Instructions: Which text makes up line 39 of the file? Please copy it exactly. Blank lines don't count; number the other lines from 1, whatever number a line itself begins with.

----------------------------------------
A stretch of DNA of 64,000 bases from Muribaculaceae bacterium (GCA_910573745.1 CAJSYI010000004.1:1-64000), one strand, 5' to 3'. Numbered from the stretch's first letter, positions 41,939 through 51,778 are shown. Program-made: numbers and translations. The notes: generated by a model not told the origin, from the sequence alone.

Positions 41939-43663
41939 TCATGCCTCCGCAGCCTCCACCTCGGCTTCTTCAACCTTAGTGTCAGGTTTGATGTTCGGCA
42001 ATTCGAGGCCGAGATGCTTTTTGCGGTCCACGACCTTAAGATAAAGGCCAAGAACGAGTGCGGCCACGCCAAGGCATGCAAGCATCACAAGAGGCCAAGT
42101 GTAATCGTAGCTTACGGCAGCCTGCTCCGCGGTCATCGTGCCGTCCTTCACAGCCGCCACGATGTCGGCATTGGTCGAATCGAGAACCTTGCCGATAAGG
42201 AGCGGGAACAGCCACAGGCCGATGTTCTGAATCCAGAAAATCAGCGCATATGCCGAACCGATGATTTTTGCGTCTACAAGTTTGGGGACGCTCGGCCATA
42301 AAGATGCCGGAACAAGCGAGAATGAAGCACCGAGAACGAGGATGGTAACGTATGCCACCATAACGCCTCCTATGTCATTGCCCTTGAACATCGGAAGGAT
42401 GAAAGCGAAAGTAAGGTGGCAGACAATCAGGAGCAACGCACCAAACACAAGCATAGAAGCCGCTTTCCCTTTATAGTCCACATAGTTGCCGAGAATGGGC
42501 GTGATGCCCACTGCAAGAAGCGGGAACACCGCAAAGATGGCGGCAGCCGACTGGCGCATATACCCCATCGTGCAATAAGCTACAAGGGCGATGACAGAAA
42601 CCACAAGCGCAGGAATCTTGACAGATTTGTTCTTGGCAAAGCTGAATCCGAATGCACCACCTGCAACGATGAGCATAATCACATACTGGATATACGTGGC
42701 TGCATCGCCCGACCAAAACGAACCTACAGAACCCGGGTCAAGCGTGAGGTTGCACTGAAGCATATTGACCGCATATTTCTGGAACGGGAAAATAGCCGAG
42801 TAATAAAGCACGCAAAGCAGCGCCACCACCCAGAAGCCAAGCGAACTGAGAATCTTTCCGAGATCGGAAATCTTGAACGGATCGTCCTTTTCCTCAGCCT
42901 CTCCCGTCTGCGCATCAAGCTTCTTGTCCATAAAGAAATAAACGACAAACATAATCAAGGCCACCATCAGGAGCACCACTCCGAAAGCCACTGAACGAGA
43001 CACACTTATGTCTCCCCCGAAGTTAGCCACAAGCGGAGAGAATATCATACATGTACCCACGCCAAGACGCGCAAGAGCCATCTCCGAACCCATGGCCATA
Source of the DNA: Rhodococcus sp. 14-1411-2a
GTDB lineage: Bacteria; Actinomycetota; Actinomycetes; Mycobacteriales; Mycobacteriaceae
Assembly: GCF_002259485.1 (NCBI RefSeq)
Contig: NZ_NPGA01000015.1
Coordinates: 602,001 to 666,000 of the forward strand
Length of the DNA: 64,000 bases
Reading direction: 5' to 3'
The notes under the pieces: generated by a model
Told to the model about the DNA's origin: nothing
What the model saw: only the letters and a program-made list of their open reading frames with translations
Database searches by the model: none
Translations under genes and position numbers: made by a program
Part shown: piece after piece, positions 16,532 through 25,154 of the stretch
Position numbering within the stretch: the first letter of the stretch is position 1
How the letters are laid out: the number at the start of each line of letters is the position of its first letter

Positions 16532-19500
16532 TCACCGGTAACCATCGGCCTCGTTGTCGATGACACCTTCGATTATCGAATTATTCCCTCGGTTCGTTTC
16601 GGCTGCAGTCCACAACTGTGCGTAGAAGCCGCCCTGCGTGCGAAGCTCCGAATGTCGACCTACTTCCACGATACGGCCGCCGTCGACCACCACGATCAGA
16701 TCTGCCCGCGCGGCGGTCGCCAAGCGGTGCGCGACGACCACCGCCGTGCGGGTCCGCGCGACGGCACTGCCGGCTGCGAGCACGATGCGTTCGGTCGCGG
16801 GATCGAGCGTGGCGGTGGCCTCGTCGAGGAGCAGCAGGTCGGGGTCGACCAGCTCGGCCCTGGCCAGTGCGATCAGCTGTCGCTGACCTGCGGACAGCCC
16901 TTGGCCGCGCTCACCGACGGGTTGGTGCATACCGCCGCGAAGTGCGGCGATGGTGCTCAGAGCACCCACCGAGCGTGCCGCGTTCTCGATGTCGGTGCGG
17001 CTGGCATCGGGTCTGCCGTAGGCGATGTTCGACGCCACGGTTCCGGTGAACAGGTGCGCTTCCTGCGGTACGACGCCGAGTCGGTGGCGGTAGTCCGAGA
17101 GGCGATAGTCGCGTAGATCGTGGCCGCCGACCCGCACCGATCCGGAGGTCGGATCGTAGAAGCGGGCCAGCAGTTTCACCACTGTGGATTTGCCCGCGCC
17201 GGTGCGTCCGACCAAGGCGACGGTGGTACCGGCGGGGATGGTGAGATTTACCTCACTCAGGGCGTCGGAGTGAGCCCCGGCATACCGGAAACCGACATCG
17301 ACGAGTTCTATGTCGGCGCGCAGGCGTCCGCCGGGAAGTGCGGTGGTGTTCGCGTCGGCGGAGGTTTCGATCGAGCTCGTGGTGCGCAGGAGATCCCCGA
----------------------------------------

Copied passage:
17301 ACGAGTTCTATGTCGGCGCGCAGGCGTCCGCCGGGAAGTGCGGTGGTGTTCGCGTCGGCGGAGGTTTCGATCGAGCTCGTGGTGCGCAGGAGATCCCCGA